what’s news ? 1909
July 27, 2008 § Leave a comment
I haven’t blogged from Bologna and its Cinema Ritrovato and I’m not sure I’ll ever get around to do that — in the meantime you ought to check out David Bordwell’s post on his weeklong film viewing extravaganza. For the moment, this little item from an excellent, rich program.
I had a great time with the retrospective of short films dealing with suffragettes (and women comedians). Yes they were absolutely retrograde and the machism was insufferable, but it was the variations on male patriarchy that made it a fascinating exercise, as one could almost sense cultural variations at play unfolding before one’s eyes, from the British where the images tended to show women as fighters, strong, respectable…or impish, but on their own, to the Italians where do as they may women were trapped in the seduction game (even the woman-lawyer, sadly, fell for the persistent, and obnoxious, man of leisure who was pursuing her). To be sure, the British newsreel or fiction films, just like the French or the Italians, showed palpable discomfort with the whole suffragette movement (bombs, a sense of civil chaos even in those impressive, well-planned marches, a sense of the threat that out-of-control women may represent to the male hierarchy).
One newsreel item showed, amazingly, the horse-race accident at the Derby at Epsom on June 4, 1913: Miss Davidson jumped on the course as the horses rounded Tottenham Corner to grab the King’s horse, but was hit and died of fractured skull (another newsreel showed the funeral). Amazingly, the camera captured all of it, and the scene is as shocking now as it must have been for contemporaries…at least for feminist contemporaries. The newsreel, unconcerned by the shock of that image (we’re talking horses running, human figure running to meet them, impact, flying body, horses tumbling — even in the long shot, it’s a big, gory mess), goes on to describe the end of the race, and that frantic moment when one jokey seemed to have pushed another close to the finish line, which a slow-motion revealed as perfectly true (what thrill!). The newsreel ended with shots of the winner, the horses, and so on. But nothing on the “accident”. Indeed, talk of newsreel as revealing cultural attitudes…
This short newsreel came back to mind this morning as I was reading from The Moving Picture World, July 10, 1909. One F. H. Richardson, from Chicago, is trying to give an example of “Practical Utility of Moving Pictures.” His candidate:
the recent auto races at Crown Point, Ind. These races were run within twenty miles of the corporate limits of Chicago, were very exciting and full of intense interest, yet not one in then thousand of the citizens even of this city could view them. The course had many sharp, dangerous turns and the race was replete with exciting incidents, few of which were viewed even by the people who did go to Crown Point and swelter in the hot sun all day long, returning with blistered faces minus quite a respectable chunk of coin of the realm. But the incidents they miseed they have seen. They have viewed them in all the vividness of their actuality days after the race was but a matter of history. How ?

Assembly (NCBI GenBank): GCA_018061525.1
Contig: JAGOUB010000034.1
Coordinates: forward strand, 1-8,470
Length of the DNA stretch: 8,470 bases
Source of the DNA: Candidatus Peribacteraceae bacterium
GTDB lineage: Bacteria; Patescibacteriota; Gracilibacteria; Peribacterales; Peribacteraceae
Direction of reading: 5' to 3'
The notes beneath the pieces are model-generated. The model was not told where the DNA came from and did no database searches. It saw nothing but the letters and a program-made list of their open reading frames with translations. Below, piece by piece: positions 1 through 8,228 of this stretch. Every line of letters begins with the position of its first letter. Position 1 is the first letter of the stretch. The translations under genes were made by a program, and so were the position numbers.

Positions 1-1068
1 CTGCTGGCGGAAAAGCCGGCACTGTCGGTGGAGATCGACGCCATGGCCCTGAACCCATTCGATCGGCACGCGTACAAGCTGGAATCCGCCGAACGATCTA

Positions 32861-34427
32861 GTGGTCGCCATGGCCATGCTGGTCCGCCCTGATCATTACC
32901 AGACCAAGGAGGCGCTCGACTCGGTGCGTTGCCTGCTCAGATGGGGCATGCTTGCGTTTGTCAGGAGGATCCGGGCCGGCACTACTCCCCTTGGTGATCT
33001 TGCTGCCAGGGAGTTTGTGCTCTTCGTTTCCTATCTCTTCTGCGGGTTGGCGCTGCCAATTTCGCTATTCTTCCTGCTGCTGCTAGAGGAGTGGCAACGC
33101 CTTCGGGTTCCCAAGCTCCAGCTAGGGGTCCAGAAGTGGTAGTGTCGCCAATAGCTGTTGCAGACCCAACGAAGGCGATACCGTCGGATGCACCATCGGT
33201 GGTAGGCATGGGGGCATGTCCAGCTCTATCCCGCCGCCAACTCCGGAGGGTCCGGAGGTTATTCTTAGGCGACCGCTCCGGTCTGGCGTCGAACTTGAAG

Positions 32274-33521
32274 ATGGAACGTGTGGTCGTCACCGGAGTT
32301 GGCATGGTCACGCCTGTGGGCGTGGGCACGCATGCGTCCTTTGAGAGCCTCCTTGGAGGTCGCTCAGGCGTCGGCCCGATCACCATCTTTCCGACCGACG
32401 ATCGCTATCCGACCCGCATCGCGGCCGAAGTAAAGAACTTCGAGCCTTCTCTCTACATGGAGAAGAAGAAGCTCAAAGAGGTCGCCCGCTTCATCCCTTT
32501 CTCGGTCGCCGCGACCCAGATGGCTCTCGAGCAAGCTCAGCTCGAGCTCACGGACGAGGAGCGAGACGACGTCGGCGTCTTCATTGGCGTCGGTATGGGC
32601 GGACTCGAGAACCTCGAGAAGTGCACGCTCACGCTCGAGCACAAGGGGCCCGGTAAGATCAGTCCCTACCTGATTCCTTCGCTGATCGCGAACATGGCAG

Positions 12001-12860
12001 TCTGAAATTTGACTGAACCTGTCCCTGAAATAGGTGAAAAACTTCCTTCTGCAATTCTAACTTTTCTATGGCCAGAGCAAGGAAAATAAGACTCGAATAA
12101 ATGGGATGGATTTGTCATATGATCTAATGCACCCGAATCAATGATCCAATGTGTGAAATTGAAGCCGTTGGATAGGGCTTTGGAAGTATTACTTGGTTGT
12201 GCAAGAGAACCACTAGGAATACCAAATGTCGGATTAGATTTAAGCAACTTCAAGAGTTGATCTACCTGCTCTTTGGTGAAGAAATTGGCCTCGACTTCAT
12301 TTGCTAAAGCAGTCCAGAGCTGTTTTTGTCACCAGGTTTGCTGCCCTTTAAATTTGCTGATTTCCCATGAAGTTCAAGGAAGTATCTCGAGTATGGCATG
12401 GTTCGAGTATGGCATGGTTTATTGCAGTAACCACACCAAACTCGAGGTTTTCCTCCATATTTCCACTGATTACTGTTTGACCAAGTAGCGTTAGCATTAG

Simplicity itself ! The Selig Company had a corps of men stationed around the twenty-three mile course at all points where there was most likely to be high speed, accidents or other things of more than passing interest, and it is simply amazing what they secured. Even myself, an old picture man, could scarce believe my eyes when I viewed the film at the Orpheum. At one of the bad turns a car skidded and turned squarely end for end. It is almost unbelievable that the camera could catch this incident, but there it is, every detail of it, and at close range at that. There is no manner of doubt about its being genuine either. No driver on earth would risk his life, to say nothing of the great, heavy racing car, to accommodate a motion picture man, no matter how much money he might be offered.
The article goes on, but Richardson has nothing more to say about the lives or limbs lost in said accidents (he goes to cite another example: motion pictures of Washington or Lincoln). No, the thrill of it is what matters — and I can’t help finding a common representational attitude with the Derby newsreel of Miss Davidson: what matters is the fact that reality is at all represented, not what is represented : or newsreels as “attractions” first, news second.
Note how it matters, too, to establish, however awkwardly, the “genuineness” of those accidents: as if there were lingering doubts about the truthfullness of film-recorded events. To me those doubts can be understood if newsreels themselves are understood as “spectacle” first and “news” second. There are far more reasons to doubt the veracity of a “spectacle” than “news” — at least off-hand.